“The Stuttgart game really sticks out for me,” said Kirk. “I was a young boy who had just broken into the team and the atmosphere was unreal. The weekend after that I scored my first goal against Motherwell and it snowballed from there. Gordon Durie was actually a big influence on me at that point. On the day I scored my first goal, he made his debut and scored two. I played a number of games up front with him after that and he really sticks out as being someone who helped me settle. He was at the opposite end of his career at that stage and he helped me through the game and took the pressure off me.”

Kirk, a fox-in-the-box striker, enjoyed some of the best form of his career under Craig Levein, who replaced Jefferies as manager in November 2000.

“I had a lot of respect for Craig and how demanding how he was and his influence stuck with me throughout my career,” said Kirk. “I’d always wanted to go into coaching, so I made a point of trying to remember what I learnt from my managers and Craig was one who had a big influence on me. The best parts of my career mainly came under him.”

Many of Kirk’s 32 goals for Hearts came from an effective partnership with Mark de Vries, the bustling Dutchman whose arrival coincided with back-to-back third-place finishes in 2003 and 2004.

“I played up with Durie, Gary McSwegan and Stephane Adam, but De Vries was probably my most regular partner here,” said Kirk. “We had a good relationship on and off the pitch. The strongest point of my game was running in behind and trying to get into the box. Mark wasn’t the most mobile but he was a big boy who could hold the ball up and win flick-ons, so we complemented each other nicely.”

Another of Kirk’s team-mates at Hearts in the early noughties was Neilson.

“At that stage I couldn’t have imagined Robbie being a manager because you don’t know what path anyone’s going to take but I’m not surprised he’s done well because he was always a hard-working player,” he said. “Since I’ve come in here, I’ve seen just how hard he works and how much detail he puts into planning and training. I want to go down a similar route to Robbie, so it’s great to pick up on what he’s doing. It’s a credit to him that he’s doing so well – the work that he’s putting in is phenomenal.”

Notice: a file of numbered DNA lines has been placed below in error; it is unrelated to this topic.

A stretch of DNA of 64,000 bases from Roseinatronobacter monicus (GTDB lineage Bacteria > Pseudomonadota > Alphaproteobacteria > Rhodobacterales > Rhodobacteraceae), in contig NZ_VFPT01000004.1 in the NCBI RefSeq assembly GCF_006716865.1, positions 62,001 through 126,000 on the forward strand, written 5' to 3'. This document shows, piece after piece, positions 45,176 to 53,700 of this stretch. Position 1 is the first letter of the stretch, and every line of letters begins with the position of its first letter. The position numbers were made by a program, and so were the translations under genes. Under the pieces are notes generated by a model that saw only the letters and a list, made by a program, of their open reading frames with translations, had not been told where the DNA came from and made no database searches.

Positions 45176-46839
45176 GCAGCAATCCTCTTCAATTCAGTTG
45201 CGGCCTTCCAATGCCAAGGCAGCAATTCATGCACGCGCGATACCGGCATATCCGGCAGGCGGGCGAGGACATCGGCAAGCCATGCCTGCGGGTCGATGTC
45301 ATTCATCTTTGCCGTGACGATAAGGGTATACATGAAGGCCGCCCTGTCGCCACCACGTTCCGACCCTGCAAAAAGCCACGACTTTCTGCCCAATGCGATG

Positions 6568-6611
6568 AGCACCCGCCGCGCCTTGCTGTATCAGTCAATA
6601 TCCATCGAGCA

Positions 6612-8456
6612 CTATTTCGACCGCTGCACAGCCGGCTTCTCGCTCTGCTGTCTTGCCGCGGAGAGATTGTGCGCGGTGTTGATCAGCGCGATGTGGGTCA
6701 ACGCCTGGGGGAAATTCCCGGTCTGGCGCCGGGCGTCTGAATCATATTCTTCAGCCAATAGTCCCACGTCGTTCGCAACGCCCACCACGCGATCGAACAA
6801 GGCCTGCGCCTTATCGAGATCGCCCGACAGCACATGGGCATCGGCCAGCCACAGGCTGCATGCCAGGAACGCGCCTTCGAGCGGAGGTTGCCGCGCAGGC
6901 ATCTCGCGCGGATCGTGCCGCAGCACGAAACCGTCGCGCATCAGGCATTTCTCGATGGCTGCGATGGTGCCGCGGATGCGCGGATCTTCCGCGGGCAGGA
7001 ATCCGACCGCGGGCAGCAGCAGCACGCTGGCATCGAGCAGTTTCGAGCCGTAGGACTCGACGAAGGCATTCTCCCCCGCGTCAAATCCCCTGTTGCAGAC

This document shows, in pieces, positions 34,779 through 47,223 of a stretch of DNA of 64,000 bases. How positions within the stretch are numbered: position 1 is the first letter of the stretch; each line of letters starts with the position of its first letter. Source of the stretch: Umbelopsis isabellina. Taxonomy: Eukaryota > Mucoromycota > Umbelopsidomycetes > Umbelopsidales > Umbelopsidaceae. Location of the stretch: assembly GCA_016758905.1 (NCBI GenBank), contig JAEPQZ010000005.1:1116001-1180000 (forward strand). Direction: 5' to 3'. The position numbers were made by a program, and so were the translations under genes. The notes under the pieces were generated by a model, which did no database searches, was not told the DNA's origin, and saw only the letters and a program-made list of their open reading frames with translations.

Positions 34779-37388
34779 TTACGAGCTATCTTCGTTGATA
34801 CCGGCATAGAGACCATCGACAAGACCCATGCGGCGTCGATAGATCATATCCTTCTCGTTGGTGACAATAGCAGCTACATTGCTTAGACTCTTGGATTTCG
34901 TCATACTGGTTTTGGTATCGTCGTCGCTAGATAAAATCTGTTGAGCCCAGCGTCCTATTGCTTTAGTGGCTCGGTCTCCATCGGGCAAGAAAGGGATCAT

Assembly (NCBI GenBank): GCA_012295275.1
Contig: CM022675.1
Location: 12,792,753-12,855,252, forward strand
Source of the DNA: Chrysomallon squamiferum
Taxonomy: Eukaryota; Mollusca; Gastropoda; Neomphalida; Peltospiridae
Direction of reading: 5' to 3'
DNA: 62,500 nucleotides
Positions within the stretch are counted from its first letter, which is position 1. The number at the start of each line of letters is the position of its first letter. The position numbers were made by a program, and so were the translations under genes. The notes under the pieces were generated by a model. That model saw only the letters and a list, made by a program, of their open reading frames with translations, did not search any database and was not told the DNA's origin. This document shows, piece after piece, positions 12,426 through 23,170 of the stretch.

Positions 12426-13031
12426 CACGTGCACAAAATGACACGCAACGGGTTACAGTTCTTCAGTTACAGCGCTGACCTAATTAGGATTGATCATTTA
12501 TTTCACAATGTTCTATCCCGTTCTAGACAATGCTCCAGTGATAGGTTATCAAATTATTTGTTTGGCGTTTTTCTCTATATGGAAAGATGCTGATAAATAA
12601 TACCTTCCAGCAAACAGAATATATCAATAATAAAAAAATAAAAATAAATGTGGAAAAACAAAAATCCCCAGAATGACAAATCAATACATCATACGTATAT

This work ethic has underpinned a strong resurgence from Hearts on and off the pitch in the wake of administration two-and-a-half years ago. It is well documented that the academy had been neglected as financial ruin took hold at the club. Kirk, however, reports that it is now in good health.

“The academy is in very good shape and it’s only going to get better,” he said. “We’ve got some great young talent here who we hope can go up the ladder and into the first team. There are quite a few between the under-17s and 20s who I’m excited about.”

Kirk’s excitement is justified given that four of his under-17 players – Chris Hamilton, Marc Leonard, Harry Cochrane and Anthony McDonald – were this week called into the 19-strong Scotland squad for the upcoming Victory Shield tournament at Oriam. “It’s great recognition for the club,” he said. “They’re not just involved in the squad – I think they’ll be big players for Scotland.”

In the meantime, Kirk’s attention turns to helping Daly’s Under-20s, who reached last year’s final, find a way past Annan in Sunday’s Youth Cup third-round match at Tynecastle (kick-off 1pm). “For a club this size and the players we’ve got, we need to be aiming to get to finals,” he said. “Some of them had a taste of it last year, playing at Hampden and, whatever age-group it is, it whets your appetite to play in more big games. Playing at Tynecastle is a big thing as well for young players. Before I broke into the Hearts first team, I played against Hibs in the under-21 league. It was a title decider and there were about 6000 people there and I scored four. It helped bring me to prominence because fans started to say ‘who’s this guy?’”